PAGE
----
A Children’s Book for Remembrance Day

When we gather to worship on the Sunday before Remembrance Day, we will also gather to honour and remember those people who gave their lives in the Great War, more than 65,000 of them, and those that were added to their number during the Second World War. We will also remember those that served in the Korean War,and Afghanistan.

In worship we will have special prayers, poppies will be worn and wreaths may be laid, the names of those who fought and died in the wars may be read out loud, we will stand for two minutes of silence and we will experience the mourning and rising of Last Post and Reville. All of these visible and solemn ways of honouring those who gave their lives in service to our country also help our children to see and hear about a time before they were born. Through these activities we keep the memory of loved ones and our commitment to peace alive. For children who may only rarely hear these meaningful stories the act of remembrance can be profound.

We wonder how to tell the stories of war and the desire for peace in ways that are appropriate for our children. When we come to the children’s time it becomes a challenge. How much do we say? What should we say? And what shouldn’t we say. How do we find the right balance between too little and too much for our children to take in. In speaking with the children we need to be honest and use words that are clearly understood. Children do need to hear something of the cost of war without focusing on the gory details. It is appropriate to use the words ‘dead’ and ‘died’, rather than using words like ‘passed on’, ‘gone to sleep’, or ‘have gone to the other side’ which only cause confusion and unintended fears in our children. They need to have their honest questions answered sensitively and not ignored. What will you say? The age of the children in your church will help decide how much detail you want to go into, and what the focus of your message might be.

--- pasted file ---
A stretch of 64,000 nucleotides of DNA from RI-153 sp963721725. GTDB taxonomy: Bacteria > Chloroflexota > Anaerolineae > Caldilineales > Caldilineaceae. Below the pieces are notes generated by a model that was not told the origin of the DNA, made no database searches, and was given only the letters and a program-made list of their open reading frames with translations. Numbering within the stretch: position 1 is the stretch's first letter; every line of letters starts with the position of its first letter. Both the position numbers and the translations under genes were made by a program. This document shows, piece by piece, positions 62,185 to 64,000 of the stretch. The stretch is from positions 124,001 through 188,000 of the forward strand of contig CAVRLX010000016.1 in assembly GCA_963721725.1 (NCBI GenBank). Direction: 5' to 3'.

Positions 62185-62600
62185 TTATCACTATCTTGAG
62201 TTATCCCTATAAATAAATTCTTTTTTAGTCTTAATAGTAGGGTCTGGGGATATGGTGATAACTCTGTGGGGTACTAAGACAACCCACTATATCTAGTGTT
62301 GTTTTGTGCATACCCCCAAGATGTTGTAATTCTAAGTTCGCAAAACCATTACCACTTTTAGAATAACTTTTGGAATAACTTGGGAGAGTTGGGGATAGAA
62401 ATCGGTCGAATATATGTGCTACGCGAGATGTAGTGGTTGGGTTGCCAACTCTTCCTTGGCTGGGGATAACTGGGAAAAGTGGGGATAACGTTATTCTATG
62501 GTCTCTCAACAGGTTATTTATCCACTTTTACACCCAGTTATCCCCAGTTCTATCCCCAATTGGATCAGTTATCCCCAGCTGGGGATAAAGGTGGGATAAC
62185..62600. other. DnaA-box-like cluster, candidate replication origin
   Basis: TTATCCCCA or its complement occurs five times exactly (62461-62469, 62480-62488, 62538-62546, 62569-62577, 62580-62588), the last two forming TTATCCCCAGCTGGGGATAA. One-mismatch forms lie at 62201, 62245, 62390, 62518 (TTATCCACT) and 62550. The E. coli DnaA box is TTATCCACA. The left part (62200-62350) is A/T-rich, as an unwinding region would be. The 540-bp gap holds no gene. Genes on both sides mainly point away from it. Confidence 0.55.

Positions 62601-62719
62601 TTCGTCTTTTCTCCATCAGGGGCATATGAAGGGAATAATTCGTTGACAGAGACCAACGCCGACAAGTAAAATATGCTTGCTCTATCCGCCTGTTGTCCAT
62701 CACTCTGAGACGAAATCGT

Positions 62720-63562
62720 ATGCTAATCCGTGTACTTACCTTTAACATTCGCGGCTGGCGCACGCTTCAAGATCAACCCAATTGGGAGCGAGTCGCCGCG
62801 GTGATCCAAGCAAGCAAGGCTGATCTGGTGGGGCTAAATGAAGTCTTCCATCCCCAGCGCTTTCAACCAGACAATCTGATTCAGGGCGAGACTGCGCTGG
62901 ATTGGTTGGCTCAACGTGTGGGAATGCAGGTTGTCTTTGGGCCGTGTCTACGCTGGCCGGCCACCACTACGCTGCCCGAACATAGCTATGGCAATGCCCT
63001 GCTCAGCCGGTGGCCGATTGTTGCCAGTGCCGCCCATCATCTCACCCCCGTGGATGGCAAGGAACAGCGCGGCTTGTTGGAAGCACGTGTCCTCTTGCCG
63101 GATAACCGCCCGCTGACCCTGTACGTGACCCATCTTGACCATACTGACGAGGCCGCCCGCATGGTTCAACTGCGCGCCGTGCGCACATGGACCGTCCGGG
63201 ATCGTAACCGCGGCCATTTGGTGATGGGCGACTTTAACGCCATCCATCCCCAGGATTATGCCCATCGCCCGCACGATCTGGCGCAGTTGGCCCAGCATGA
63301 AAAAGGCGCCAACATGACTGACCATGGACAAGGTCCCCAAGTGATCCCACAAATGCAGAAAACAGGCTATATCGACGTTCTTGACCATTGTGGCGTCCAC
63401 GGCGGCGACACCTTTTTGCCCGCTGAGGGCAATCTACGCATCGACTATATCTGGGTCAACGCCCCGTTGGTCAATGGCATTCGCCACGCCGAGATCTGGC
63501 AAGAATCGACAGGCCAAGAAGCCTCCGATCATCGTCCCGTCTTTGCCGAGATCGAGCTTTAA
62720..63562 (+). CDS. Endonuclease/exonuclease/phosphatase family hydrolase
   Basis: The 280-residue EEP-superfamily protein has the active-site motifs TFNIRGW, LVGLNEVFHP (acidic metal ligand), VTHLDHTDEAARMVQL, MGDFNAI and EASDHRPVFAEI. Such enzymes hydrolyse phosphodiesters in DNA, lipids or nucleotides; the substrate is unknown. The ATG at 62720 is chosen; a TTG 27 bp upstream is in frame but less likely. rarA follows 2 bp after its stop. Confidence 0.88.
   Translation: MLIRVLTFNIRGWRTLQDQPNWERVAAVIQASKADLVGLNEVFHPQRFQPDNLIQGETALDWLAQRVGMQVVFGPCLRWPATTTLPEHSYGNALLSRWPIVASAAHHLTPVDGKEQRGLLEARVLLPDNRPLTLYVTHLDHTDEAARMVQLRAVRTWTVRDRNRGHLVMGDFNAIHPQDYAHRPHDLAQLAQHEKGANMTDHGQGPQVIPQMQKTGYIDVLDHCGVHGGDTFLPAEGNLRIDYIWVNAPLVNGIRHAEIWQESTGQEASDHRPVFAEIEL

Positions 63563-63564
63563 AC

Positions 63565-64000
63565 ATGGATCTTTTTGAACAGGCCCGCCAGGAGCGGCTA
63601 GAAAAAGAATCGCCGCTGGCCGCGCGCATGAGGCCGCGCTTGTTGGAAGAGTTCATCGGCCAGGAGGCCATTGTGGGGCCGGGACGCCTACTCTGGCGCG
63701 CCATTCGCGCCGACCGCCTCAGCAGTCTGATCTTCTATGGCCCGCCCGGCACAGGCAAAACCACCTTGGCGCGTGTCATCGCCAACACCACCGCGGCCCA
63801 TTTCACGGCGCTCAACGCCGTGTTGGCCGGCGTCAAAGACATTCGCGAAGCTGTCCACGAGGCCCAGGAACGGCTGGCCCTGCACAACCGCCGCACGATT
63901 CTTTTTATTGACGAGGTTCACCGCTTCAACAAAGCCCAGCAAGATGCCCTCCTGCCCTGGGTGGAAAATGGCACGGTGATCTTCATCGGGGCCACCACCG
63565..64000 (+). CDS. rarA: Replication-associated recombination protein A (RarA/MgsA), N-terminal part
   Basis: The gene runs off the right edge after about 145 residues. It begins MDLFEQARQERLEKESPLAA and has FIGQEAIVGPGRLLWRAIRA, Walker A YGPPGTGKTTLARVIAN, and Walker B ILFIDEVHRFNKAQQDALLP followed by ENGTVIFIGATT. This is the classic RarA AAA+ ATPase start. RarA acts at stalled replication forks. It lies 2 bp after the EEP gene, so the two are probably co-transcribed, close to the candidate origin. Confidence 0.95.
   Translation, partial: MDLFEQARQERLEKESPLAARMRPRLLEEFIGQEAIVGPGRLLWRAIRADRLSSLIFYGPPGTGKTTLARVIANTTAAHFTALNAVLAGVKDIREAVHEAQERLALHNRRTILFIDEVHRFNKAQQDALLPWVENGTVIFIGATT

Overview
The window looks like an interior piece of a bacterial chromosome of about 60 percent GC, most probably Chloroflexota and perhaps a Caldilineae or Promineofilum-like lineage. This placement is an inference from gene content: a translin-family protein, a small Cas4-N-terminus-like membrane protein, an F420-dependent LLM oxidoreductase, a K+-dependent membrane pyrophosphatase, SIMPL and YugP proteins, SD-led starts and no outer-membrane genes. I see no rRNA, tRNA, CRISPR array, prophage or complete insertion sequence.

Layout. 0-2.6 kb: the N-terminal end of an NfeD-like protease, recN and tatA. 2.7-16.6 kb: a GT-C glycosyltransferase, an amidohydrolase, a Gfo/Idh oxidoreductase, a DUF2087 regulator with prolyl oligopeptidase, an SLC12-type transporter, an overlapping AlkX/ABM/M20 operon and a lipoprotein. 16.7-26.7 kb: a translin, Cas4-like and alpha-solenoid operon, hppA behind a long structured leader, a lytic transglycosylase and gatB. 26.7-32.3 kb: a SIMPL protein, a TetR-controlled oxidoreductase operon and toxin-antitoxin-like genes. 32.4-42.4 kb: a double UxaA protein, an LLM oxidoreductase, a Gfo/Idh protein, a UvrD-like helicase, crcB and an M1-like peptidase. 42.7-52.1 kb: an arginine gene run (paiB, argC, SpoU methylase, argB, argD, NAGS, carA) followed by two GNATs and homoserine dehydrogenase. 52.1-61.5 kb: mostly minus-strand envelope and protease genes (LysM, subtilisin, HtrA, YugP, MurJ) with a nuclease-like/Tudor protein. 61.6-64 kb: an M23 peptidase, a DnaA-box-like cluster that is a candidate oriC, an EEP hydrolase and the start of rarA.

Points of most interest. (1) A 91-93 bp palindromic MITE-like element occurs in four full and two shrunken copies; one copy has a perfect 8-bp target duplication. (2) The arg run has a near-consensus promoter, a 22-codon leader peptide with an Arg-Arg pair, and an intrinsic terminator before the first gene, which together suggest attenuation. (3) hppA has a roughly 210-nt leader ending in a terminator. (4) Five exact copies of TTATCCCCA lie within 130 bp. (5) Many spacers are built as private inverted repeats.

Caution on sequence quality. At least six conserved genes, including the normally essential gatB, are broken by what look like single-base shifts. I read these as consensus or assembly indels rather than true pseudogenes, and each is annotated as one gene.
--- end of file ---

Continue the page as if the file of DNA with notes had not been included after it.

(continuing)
If you are looking for a good children’s book to read aloud during your children’s time, in the Sunday School, or during a mid-week children’s gathering I would like to suggest the book, A Poppy Is to Remember by Heather Patterson (Scholastic, 2004). In explaining the symbol of the poppy, this thoughtfully written book reminds us of Lieutenant-Colonel John McCrae who wrote the famous poem, In Flanders Fields, and prompts its listeners to remember those who served in the wars, those who cared for the injured, and those remained at home. The book concludes by highlighting the poppy as a symbol of peace. The book is brief, with helpful pictures, and includes the text of the famous poem written by Lieutenant-Colonel John McCrae (which you can read along with the book’s text if you wish), and a brief history of Remembrance Day in Canada.

If you would like a copy of A Poppy is To Remember, you can buy it in the children’s section of your local bookstore (Chapters and Indigo).

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